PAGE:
CIO Straight Talk - Issue 4 - 19
I think that is a lesson here that
can be applied to any business in
any industry. You can be great
partners when things are going
well, but when trouble happens,
how well does that partnership
stand the test?
changes that will enable those technology solutions to
work. That is a huge change for us. This is why it's not a
stretch to say that the business and the technology team
are completely integrated. We now know how to do this.
We have learned how to combine people, process, and
technology to deliver a solution that creates a new
standard of excellence for our customers.
* A successful IT-business partnership requires shared commitment
and accountability - and a refusal to
point ﬁngers when things go wrong.
power restoration. When they found out how important
these estimates were to our customers, the line workers
changed their behavior. You know, "I'm up on the pole,
I'm the only person in the world who can estimate when
this power will be back, and I guess it's worth it for me to
take three minutes to call dispatch or enter it in my
on-truck device." Previously, they put in their estimates
in only 20% to 30% of cases, but now that happens 80%
to 95% of the time. We now have accurate estimates, and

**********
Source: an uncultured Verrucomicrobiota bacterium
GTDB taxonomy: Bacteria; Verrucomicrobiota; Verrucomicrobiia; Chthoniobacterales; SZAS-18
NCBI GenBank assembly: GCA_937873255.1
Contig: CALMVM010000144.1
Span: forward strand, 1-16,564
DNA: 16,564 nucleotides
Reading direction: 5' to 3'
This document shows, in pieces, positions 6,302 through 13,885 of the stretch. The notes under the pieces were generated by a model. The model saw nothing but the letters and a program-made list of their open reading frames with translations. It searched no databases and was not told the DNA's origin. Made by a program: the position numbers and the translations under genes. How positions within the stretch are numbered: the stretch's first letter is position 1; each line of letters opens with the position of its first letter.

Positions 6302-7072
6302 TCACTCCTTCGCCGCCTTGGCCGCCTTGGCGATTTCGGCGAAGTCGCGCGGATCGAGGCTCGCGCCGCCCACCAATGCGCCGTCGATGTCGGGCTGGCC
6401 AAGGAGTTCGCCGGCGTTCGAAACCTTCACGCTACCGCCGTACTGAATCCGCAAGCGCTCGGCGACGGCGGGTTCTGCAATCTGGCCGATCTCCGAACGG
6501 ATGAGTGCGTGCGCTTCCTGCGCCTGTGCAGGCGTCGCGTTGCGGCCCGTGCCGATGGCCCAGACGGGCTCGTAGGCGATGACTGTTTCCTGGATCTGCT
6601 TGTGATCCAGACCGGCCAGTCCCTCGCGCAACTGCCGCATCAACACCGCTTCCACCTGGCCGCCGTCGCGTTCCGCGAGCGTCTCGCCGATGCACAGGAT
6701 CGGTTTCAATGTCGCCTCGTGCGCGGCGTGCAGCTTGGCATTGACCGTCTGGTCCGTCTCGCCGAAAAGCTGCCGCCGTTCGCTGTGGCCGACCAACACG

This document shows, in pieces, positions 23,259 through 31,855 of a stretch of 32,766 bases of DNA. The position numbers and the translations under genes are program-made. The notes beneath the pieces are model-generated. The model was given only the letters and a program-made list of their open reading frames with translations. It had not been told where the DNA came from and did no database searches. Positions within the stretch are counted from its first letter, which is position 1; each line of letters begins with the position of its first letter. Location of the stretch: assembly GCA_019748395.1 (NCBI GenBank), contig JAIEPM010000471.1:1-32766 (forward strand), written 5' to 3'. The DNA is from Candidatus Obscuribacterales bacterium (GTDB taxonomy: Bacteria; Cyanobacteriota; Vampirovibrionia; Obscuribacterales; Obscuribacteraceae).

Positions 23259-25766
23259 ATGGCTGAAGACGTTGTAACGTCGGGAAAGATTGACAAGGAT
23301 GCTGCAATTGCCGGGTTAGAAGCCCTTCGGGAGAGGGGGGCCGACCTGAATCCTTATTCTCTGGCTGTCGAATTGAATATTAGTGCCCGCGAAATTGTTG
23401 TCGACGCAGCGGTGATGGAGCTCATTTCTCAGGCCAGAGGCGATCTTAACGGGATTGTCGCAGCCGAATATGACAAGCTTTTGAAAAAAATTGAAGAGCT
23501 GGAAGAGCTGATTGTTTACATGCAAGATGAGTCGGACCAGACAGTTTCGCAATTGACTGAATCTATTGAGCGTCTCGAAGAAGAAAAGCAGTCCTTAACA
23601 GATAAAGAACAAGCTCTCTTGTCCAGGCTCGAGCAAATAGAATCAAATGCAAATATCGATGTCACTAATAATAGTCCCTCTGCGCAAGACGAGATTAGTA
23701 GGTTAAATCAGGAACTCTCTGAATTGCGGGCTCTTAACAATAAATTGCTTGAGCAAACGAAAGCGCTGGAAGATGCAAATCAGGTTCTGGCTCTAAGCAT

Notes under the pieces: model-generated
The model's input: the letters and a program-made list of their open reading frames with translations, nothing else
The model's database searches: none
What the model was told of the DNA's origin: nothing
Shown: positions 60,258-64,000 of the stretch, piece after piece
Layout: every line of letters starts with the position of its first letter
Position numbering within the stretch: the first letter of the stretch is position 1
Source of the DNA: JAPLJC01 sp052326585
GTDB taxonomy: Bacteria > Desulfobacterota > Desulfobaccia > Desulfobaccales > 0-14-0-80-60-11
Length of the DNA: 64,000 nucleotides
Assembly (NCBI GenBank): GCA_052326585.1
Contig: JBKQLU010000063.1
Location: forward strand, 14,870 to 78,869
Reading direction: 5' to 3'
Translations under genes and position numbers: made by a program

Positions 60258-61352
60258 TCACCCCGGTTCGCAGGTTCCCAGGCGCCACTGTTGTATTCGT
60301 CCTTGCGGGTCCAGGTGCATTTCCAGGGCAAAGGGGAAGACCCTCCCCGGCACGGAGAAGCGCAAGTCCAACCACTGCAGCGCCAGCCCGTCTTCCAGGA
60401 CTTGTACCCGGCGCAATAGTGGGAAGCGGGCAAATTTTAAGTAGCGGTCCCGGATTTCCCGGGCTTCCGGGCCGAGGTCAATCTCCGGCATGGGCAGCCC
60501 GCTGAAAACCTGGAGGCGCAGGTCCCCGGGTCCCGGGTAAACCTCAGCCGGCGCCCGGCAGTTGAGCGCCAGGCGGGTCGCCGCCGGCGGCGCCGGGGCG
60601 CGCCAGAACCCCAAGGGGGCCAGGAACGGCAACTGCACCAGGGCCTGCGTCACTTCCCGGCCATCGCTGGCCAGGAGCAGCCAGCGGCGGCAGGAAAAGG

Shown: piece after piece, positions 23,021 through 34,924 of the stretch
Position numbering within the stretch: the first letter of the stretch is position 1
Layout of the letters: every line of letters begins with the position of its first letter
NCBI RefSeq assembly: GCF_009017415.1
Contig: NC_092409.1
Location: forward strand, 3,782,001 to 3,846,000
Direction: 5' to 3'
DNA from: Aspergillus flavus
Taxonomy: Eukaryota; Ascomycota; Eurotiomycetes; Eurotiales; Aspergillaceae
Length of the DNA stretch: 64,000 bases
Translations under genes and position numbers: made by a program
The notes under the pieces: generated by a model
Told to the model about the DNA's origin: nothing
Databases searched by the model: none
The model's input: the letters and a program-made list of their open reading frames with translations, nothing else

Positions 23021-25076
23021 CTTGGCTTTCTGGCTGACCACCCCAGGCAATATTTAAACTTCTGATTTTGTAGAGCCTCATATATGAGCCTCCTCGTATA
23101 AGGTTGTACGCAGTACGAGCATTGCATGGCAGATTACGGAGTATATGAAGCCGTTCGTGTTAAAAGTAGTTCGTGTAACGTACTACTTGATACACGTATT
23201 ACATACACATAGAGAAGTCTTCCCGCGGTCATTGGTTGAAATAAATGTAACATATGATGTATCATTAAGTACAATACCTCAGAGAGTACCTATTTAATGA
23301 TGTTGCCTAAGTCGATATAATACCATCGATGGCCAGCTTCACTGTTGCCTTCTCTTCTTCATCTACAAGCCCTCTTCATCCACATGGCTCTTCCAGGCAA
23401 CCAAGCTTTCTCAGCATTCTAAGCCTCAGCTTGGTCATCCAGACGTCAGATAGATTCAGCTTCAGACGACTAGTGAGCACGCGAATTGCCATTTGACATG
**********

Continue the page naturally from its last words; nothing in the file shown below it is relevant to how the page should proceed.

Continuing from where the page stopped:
we can communicate to the customer a one-hour window
for when the power will be restored.
Chamarthi: And the outage map is now available on
smartphones. Computers don't work in a power outage,
and customers have to rely on their smartphones. They
can also access our social media, where we show
estimated power restoration times for their region. If we
had gone just with the outage map project, and implemented only the technology, customers would be looking
at bad information, the wrong estimated time to restore.
They would be even more unhappy with us. I think it was
Bill Gates who said that when technology is not implemented with the corresponding process changes, it only
highlights all the flaws in your process.
* For a technology implementation to
succeed, you need to bring together
technology, process, and people. For
example, when technology is not
implemented with the corresponding process changes, it can actually
highlight all of the ﬂaws that exist in
* Two projects launched in different
organizational silos can undermine
one another - or, if integrated,
reinforce one another.
What is the key lesson you learned from your
Chamarthi: We have seen huge success when we empowered people and told them they are accountable, but also
insisted on collective responsibility and not letting them
deliver just in their own silos. All our projects have been
measured by how collaborative we are, how well we bring
together technology, process, and people.
Poppe: We have created a technology road map for all
customer-facing projects for the next three years and
have included in that road map the people and process
23 CIO Straight Talk